Monday, August 27, 2012

Santa Fe Bicentennial SD45-2's 1976 Piggybacks




Bicentennial Locomotives

In 1975the Santa Fe railroad painted  five  SD45-2’s in a patriotic scheme to honor the nation.  They were split up in order to maximize their visibility,  spotted as the lead locomotive on priority piggyback trains, and seldom seen in pairs.  They were numbered 5700 to 5704.  They were quite popular with employees, shippers, rail fans, and the general public.


Bicentennial Locomotives 5703 and 5702 in front of the Needles, CA station durng a crew change.  Not normally seen in pairs.


Two custom painted MT trailers. the Gelco trailer has been modified with a refrigeration unit and fuel tank below the trailer.


Forty five foot Con Cor trailer  and stock MT trailer.  I put MT wheel carriage and wheelsets on the  Con Cor trailer. Greatly improved the look of the trailer.

Custom silver trailer has framing edges weathered darker than side panels.  Note white trailers have silver panels and roofs.



Custom painted and decaled Preferred 102 trailer.  102 refers to one hundred and two inches wide trailer.  Probably a trailer that did not appear until the 1980's.  The Norfolk Western trailer is a 48 foot trailer shortened to 40 feet.


Forty five foot custom painted Western Express trailer with refrigeration unit added.  APL container mounted on chassis.  Many containers were shipped on the chassis due to limited facilities at origin.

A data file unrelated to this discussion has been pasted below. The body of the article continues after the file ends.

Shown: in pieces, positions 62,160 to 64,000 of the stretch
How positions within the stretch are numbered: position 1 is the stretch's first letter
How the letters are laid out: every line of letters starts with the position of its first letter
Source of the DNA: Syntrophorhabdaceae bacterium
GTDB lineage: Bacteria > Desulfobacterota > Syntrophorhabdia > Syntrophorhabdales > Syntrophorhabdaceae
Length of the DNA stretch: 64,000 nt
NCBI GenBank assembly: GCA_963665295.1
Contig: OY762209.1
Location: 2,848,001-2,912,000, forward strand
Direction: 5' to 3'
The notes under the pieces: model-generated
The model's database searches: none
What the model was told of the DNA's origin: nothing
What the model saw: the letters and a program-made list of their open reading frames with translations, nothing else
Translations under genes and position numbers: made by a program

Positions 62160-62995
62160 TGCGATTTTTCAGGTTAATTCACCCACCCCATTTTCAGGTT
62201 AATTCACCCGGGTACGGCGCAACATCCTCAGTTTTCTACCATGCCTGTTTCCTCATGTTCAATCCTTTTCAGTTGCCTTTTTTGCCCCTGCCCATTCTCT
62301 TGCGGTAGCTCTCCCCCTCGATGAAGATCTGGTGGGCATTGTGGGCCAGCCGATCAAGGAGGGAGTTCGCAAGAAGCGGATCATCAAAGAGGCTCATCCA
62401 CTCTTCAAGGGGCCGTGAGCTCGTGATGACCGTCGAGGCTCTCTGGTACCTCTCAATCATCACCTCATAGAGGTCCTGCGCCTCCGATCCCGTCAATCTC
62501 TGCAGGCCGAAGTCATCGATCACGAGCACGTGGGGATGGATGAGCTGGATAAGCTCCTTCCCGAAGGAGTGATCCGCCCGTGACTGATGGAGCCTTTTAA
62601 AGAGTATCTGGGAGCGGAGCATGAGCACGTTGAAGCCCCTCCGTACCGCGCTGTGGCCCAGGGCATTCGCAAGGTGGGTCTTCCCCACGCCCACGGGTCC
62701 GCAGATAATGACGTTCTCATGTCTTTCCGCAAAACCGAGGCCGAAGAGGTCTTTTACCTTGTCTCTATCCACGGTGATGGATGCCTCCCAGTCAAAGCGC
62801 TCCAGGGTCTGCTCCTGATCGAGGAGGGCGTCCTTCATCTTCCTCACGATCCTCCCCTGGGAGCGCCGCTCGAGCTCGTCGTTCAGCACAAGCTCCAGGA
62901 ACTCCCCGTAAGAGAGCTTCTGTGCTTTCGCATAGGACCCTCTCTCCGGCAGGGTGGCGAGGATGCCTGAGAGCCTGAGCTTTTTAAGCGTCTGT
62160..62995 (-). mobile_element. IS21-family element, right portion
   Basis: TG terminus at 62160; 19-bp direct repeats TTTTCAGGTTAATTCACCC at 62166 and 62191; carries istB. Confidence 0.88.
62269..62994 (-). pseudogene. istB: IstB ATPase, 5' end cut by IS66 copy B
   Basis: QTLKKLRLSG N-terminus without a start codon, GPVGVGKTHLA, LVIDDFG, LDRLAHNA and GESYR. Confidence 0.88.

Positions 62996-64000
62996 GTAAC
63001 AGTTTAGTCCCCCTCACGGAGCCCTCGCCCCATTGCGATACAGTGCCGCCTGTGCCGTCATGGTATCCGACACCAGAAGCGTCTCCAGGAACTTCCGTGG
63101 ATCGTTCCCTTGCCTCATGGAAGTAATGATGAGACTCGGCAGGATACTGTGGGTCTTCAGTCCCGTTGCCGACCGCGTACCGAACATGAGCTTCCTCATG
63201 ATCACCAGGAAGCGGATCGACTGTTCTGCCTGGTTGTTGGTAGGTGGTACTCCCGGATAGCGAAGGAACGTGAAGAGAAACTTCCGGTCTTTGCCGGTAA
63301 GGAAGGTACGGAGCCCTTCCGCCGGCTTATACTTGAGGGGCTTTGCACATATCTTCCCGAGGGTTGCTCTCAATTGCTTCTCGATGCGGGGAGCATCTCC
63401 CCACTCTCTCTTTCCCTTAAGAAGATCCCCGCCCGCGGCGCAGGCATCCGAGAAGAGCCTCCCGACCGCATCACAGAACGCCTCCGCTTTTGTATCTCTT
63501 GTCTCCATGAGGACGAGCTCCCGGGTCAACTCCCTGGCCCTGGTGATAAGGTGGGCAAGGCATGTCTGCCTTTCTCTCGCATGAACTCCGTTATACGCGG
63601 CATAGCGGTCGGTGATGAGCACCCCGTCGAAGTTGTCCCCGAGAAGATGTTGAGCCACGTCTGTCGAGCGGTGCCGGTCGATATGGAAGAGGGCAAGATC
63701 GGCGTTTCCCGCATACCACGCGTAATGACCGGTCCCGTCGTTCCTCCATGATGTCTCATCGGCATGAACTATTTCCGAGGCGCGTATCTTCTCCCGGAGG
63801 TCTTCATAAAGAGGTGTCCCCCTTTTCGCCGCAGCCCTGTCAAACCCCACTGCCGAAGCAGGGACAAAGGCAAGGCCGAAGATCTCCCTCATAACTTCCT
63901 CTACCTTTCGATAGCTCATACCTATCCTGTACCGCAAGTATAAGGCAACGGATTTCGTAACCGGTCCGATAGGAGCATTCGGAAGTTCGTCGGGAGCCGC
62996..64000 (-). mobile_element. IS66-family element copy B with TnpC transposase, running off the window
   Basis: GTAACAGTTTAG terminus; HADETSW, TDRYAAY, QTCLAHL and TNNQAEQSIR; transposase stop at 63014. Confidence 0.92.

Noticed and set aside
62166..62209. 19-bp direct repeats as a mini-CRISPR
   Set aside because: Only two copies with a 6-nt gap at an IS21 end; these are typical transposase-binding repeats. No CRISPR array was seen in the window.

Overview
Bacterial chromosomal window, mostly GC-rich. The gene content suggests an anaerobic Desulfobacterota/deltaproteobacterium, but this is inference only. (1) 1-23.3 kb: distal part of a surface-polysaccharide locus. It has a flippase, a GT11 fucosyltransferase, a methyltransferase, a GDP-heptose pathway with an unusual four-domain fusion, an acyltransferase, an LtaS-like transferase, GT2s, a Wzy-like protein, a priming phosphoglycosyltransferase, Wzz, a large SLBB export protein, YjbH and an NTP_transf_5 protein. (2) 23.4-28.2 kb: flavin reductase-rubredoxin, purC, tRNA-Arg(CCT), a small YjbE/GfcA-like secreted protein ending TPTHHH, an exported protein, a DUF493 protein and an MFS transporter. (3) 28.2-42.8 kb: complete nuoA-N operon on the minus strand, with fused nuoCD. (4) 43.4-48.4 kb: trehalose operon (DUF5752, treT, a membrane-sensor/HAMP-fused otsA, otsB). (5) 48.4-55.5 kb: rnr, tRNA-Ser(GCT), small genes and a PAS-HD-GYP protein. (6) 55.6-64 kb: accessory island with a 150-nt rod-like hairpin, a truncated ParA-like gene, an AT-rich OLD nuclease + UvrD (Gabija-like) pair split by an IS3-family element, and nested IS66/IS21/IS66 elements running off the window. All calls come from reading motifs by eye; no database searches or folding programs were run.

Another Gelco custom Trailer with refrigeration unit.  The 40' from MSA Lamda is on a trailer from way back when.  The trailer may be Con Cor's first attempt,  Front and rear detail is fine, but the side is completely flat!  Nice decal job and replacement MT wheelsets and landing gear.

Two custom MT trailers, with the Rio Grande trailers revealing a replacement panel.

Another Prefferred 102 MT trailer.  The Santa Fe trailer is a kit of some kind from the 1980's, manufacturer unknown.  The silver portion represents replacement panels, necessary due to some prototype accident, or maybe I screwed up someplace.

Tires should be painted a weathered black, while the wheels shoulod be very dirty.  Note the support edges weather very differently from the van sides as the materials are very different, thus different weathering patterns.


On the prototype, wheels are replaced with whatever is handy. In this case a maroon colored wheel.

 Note: Most trailers in 1976 were 40' trailers and many flat cars were not of the length of the MT 89 foot length. But 1976 is not my area of specialty, so things are not 100% accurate. At least some of the trailers in this train did not really appear til the 80's.

        You can view a 3 minute video of this train on YouTube at:

                               http://youtu.be/z2D8IuKX_so